COLLECTOR CARS: Rebuilding My Totally-Not-Collectible Mustang, Part 4

  Stephen Cox Blog is Presented by Sopwith Motorsports Television Productions The steering system on a base model 1980 Ford Mustang is not exactly track ready. Light and numb, it offers little road feel and an overly wide lock-to-lock ratio. Increasing the size and width of the original 13-inch tires actually makes the steering worse, not better. Honestly, driving this combination just isn’t much fun. The installation of a 400 horsepower Windsor small block, 15-inch Anson Slot wheels and a new Dynomax Super Turbo dual exhaust tempts the driver to push the car beyond the reasonable safety limits of its original Read More

COLLECTOR CARS: Rebuilding My Totally-Not-Collectible Mustang, Part III

. Stephen Cox Blog is Presented by McGunegill Engine Performance Ford Motor Company built 128,893 Mustang coupes during the 1980 model year, making my Medium Blue Glow four cylinder example anything but rare. I bought the car when I was seventeen and it was my primary transportation for a decade. It now has nearly a quarter of a million miles on the odometer. Since the car has little value, I figure there’s no point in selling it. I might as well rebuild the car into what Ford would and should have created had it not been for the interference of Read More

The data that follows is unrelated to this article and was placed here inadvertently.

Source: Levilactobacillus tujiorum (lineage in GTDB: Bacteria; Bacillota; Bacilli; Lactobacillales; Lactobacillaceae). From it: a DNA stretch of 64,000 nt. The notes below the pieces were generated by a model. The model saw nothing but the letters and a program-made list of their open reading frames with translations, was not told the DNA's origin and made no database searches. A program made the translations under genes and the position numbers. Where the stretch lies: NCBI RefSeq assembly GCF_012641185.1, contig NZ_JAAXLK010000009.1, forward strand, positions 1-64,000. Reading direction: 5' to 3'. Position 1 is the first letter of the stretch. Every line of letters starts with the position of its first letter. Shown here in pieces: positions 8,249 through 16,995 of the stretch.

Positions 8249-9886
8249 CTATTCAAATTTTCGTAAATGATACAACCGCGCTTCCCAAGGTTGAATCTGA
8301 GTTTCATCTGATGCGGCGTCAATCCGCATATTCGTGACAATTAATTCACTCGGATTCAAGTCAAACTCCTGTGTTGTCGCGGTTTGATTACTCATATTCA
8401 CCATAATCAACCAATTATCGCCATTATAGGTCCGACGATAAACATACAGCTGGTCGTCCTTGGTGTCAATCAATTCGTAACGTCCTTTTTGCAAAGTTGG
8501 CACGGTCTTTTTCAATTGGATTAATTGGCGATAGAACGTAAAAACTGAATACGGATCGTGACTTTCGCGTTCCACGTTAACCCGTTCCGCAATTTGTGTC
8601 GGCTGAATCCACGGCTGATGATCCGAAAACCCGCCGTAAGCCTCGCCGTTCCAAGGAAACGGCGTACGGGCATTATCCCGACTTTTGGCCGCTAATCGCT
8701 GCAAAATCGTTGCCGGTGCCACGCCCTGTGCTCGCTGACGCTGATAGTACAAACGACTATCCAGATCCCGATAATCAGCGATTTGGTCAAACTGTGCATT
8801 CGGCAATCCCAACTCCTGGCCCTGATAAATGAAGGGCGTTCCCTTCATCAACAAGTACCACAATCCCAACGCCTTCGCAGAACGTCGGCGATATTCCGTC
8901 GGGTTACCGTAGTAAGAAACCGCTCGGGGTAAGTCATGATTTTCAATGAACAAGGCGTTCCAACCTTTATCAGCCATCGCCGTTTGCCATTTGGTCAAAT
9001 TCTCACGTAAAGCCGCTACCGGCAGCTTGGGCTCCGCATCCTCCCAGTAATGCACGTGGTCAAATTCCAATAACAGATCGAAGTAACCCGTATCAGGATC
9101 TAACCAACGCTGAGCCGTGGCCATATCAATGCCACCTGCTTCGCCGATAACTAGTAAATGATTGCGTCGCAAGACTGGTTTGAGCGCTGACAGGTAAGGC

The Birth of the Fox Mustang

Stephen Cox Blog Presented by McGunegill Engine Performance They won’t get any cheaper than they are right now. Ford’s famous Fox Mustangs, built from 1979 through 1993, are now at the bottom of their value curve. The Fox Mustangs derived their nickname from the 1978 Ford Fairmont, which had been internally designated as the “Fox Project” within Ford’s management and design teams. Since the Mustang borrowed the Fairmont’s platform, the “Fox” name was naturally adopted for the 79-93 Mustangs within Ford and eventually by the public as well. Ford president Lee Iacocca had overseen the design of the original Mustang Read More

RACING’S GREATEST UPSETS: Trans Am’s 1966 Pan-American Endurance Race (Part 1 of 3)

October 5, 2016
Stephen Cox Blog Presented by McGunegill Engine Performance
 
 
On a hot summer afternoon in late August 1966, the telephone on John McComb’s desk rang.
 
On the other end was automotive design engineer Chuck Cantwell of Carroll Shelby’s legendary racing shop, calling with the surprising news that Shelby had a Mustang Group 2 racecar for sale.
 
McComb was delighted since his prior inquiries at Shelby had been met only by rejection. He had raced MGB sportscars for years but his first taste of Ford V-8 power came while driving Peter Talbert’s notchback Group 2 Mustang earlier that summer in the Trans-Am event at St. Louis. McComb and Talbert were leading the race until an exhaust pipe came loose, forcing them to settle for third place.
 
But McComb was already hooked. The car was more powerful than anything he’d ever driven. He wanted one of those Mustangs.